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This Day in History - March 28

March 28

364 – Roman Emperor Valentinian I appoints his brother Flavius Valens as co-emperor

845 – Paris is looted by Viking raiders, who essentially charge a ransom in exchange for leaving

1483 – Italian architect and painter Raphael aka Raffaello Sanzio da Urbino, is born

1584 – Russian Tsar Ivan the Terrible dies

1652 – British colonial merchant and a Salem witch trial judge, Samuel Sewall, is born

1774 – Britain passes the Coercive Act against Massachusetts

1776 – Juan Bautista de Anza founds San Francisco

1797 – Nathaniel Briggs patents the washing machine

1814 – A funeral is held in Paris for Dr. Joseph Ignance-Guillotin, inventor of the guillotine

1818 – Confederate General Wade Hampton is born

1834 – President Andrew Jackson is censured by Congress for refusal to turn over documents regarding his veto of the renewed charter for the Bank of the US

1854 – Britain and France declare war on Russia

1862 – Premier of France, Aristide Briand is born

1862 – Union forces stop the Confederate invasion of New Mexico Territory

1864 – A group of Copperheads, or anti-war Democrats, attack Federal soldiers in Charleston, Illinois, killing five and wounding twenty

1868 – Russian short story writer and novelist Maxim Gorky is born

1885 – The Salvation Army is organized in the US

1895 – The first RAF pilot to receive the Victoria Cross, James McCudden is born

1908 – Automobile owners lobby Congress in support of a bill that calls for vehicle licensing and federal registration

1909 – Novelist Nelson Algren is born

1910 – The first seaplane takes off from water at Martinique, France

1915 – Leon Thrasher is drowned when a German submarine torpedoes his cargo ship, marking the first American citizen killed during World War I

1917 – The Women’s Army Auxiliary Corp is founded

1920 – Hollywood stars Douglas Fairbanks and Mary Pickford marry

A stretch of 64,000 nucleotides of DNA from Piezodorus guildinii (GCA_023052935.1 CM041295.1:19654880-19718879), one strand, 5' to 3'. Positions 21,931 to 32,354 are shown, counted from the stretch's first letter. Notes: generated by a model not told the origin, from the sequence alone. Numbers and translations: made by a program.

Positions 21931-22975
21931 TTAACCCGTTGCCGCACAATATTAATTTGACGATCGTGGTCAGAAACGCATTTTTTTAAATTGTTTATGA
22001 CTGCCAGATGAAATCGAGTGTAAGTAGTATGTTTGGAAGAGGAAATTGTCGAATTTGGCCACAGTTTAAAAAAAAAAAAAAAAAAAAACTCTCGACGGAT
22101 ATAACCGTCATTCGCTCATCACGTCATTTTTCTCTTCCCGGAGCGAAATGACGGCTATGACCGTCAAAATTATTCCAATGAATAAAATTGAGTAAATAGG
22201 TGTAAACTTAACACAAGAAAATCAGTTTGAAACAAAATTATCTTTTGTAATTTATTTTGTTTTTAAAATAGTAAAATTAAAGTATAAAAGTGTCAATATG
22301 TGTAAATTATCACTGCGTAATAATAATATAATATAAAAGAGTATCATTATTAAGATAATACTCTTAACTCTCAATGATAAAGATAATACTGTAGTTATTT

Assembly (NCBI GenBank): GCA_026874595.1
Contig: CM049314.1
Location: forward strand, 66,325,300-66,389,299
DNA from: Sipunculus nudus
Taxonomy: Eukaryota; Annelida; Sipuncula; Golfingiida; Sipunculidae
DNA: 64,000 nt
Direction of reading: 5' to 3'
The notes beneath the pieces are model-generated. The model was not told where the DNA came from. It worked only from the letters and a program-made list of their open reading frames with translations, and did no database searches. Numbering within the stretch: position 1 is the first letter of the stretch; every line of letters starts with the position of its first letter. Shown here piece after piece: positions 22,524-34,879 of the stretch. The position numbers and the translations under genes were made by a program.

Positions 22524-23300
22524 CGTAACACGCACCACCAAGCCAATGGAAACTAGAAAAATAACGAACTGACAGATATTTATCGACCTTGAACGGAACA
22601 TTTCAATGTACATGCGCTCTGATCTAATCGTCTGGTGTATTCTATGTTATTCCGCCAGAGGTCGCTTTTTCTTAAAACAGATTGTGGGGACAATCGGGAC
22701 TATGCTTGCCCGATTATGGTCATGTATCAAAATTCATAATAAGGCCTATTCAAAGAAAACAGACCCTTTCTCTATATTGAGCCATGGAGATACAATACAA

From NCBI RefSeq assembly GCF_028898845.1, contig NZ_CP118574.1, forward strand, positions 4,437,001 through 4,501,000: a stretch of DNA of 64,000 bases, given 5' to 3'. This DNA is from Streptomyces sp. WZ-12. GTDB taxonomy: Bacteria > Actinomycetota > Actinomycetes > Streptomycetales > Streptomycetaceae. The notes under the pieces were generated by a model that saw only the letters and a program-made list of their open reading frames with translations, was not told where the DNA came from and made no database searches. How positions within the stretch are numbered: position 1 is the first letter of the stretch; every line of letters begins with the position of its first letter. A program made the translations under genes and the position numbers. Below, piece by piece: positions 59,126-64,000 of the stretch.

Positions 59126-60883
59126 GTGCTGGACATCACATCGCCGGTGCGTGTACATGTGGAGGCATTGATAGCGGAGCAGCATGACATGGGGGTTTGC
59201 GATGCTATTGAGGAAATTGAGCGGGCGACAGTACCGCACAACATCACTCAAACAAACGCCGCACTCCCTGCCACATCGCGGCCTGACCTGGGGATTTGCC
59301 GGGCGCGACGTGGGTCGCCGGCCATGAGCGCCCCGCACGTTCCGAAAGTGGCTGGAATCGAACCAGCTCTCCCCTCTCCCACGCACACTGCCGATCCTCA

1921 – President Harding names William Taft as chief justice of the US

1929 – American novelist Frederick Exley is born

1930 – American physicist Jerome Isaac Friedman is born

1930 – Constantinople and Angora change their names to Istanbul and Ankara

1933 – Nazis order a ban on all Jews in Businesses, professions, and schools

1936 – Peruvian novelist Mario Vargas Llosa is born

1939 – The Spanish Civil War ends as Madrid falls to Francisco Franco

1941 – The Italian fleet is routed by the British at the Battle of Cape Matapan

1941 – Land is cleared for Ford’s Willow Run plant, using Ford’s mass-production technology to build B-24 bomber planes for World War II

1941 – English novelist Virginia Woolf drowns herself in the River Ouse, but her body will not be found until April 18

1942 – British Lend-Lease American destroyer, HMS Campbeltown, explodes after being rammed into a German occupied dry-dock in France

1943 – Russian pianist, composer and conductor Sergei Rachmaninoff dies

1945 – Germany launches the last of its V-2 rockets against England

1946 – Juan Peron is elected President of Argentina

1946 – 48th President of Peru, Alejandro Toledo is born

1946 – The State Department releases the Acheson-Lilienthal Report, outlining a plan for international control of atomic energy

1955 – Singer, songwriter, producer and actress Reba McEntire is born

1958 – “Father of the Blues,” WC Handy dies

1962 – The US Air Force announces research into the use of lasers to intercept missiles and satellites

1963 – Alfred Hitchcock’s The Birds is released

1967 – A private yacht, the Phoenix, arrives carrying American pacifists along with $10,000 worth of medical supplies in Haiphong, North Vietnam, despite a US ban on American travel to North Vietnam

1969 – 34th President of the US, Dwight Eisenhower dies

1969 – Nobel Prize-winning poet Giorgos Seferis speaks out against Greece’s repressive Colonel Regime

1979 – Pennsylvania’s Three Mile Island nuclear power plant suffers a major accident, considered the worst in the history of the US nuclear power industry

1984 – Robert Irsay moved the Baltimore Colts to Indianapolis without announcement in the middle of the night

1986 – The US Senate passes $100 million aid package for the Nicaraguan contras

1986 – Singer, songwriter, producer and actress Lady Gaga is born

1990 – Jesse Owens receives the Congressional Gold Medal from President George Bush

1999 – An American Stealth F117 Nighthawk is shot down over northern Yugoslavia during NATO air strikes

2000 – The Supreme Court rules that an anonymous tip does not justify a stop-and-frisk action against a person

2004 – Actor, director, producer and screenwriter Peter Ustinov dies

2006 – Duke University suspends the men’s lacrosse team for two games following allegations that the team members sexually assaulted a stripper hired to perform at a party. Three players will later be charged with rape, and then charges will be dropped, developing into a national scandal


Written by Crystal McCann

Crystal is the owner of Madison's Media, Madison's CPC and the Chief Administrative Officer for Lanterns. She lives in Texas with her husband and dogs and has two adult children. Writers seeking additional exposure: Ask how you can contribute!


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